“How does she do it?” my husband asks, when he describes the way our daughter bounced out of his car and ran, happily, into her first morning of day camp a few weeks ago. He is truly puzzled.
“That’s so completely foreign to me. Even now, as an adult, I wouldn’t willingly throw myself, gladly and smiling, into a room full of strangers,” he admitted.
“That’s just who she is, who she’s always been.” I said. “And it’s a beautiful thing.”
Yes, our daughter is independent. And today she’ll grow even more so as she leaves home for a week at sleep away camp for the first time ever.
When a child at camp misses home, we call that homesickness. But when parent misses a child who’s at camp, what do we call that? Kidsickness? Doesn’t sound quite right. But, that’s what I’m facing.
She’s ready for her big adventure. But, am I?
She’s nine and this year has been a big one. Lots of changes, many almost too small to identify outright on their own but, when rolled together, make you take notice. This child is slowly starting to leave childish things behind.
Nine is playing, for hours, with Littlest Pet Shop toys, giving each one a complicated name only she can remember. But nine is also obsessing over One Direction (and remembering all of their complicated names too).
Nine is Rainbow Looming until her eyes are blurry but also wanting to paint her nails with swirls and tiny pictures. Nine is fierce, indignant independence one minute, and cuddling up to mom the next. Nine is eye rolling and deep “I’m so misunderstood” sighs and selective hearing and knowing more than you do, always knowing more.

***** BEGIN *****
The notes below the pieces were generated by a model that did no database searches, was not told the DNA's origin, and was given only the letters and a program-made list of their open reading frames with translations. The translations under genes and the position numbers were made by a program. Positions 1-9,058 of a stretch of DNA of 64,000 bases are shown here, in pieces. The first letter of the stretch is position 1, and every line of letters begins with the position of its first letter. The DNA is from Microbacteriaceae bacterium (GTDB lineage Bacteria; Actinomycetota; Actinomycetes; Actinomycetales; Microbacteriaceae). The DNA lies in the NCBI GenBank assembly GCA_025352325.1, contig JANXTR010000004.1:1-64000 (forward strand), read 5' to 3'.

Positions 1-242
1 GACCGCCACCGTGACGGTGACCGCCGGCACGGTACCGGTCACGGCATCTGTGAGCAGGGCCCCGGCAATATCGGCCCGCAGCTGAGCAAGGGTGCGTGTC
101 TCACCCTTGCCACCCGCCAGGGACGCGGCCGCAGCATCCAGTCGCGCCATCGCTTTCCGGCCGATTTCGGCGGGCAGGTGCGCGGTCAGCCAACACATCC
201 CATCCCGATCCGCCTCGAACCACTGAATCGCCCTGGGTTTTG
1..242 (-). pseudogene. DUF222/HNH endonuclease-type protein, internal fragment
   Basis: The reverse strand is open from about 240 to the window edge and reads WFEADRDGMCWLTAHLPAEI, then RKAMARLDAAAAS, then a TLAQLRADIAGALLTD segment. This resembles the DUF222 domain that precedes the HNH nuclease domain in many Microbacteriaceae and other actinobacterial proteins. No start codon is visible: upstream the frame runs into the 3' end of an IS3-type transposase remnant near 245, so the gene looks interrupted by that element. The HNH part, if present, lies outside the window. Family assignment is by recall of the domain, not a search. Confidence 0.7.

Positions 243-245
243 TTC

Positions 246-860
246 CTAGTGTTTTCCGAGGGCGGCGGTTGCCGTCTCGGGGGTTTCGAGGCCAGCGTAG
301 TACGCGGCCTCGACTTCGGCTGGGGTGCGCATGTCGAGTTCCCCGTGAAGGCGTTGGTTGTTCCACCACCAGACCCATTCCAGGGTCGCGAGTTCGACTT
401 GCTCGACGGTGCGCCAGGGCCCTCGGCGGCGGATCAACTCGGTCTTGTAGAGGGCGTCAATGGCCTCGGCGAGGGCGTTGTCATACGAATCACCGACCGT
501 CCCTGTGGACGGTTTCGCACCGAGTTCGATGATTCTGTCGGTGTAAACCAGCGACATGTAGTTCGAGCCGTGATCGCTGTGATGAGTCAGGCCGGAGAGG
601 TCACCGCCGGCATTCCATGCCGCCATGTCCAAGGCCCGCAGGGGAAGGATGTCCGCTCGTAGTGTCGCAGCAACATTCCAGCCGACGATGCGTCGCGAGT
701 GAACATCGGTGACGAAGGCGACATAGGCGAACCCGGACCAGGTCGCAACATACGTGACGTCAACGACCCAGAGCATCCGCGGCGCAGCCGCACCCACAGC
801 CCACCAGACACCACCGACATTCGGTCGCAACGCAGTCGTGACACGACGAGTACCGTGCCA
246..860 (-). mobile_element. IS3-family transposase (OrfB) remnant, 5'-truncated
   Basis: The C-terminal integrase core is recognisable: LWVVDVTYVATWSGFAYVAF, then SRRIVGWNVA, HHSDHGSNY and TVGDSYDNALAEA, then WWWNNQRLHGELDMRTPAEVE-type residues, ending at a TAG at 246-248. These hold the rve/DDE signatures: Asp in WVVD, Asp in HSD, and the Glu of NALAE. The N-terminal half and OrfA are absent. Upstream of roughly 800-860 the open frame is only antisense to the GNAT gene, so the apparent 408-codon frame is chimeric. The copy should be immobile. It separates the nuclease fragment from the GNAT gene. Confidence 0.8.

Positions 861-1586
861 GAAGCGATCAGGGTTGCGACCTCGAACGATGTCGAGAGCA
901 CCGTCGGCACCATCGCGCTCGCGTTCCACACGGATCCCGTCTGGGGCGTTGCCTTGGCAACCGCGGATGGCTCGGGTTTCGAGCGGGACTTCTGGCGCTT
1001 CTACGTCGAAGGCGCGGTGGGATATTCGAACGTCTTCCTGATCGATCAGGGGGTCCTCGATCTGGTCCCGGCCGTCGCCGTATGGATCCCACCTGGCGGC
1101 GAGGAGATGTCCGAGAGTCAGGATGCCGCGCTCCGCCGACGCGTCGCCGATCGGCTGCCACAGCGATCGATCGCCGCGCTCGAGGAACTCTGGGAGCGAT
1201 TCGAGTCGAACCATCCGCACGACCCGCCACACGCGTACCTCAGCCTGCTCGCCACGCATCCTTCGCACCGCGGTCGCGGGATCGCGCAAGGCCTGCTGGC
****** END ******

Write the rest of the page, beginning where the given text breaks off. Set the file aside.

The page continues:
But nine is also a spectacular time for long-awaited conversations about meaningful things like books and homelessness and gratitude. Nine is starting to get it and that baby whose eyes you gazed into, while relishing the idea of one day having lengthy chats of substance with her, now asks insightful questions and offers her own fascinating opinions.
At nine, her tippy toes teeter on the verge of adolescence and, while it’s thrilling to watch her change and evolve and develop, ever-so-slowly, into a young lady, my heartstrings still screech shrilly as she edges ever closer to that precipice.
What do you call it when a parent misses their kid who’s away at camp? And what do you call it when a parent yearns to prolong their child’s childhood for as long as they can?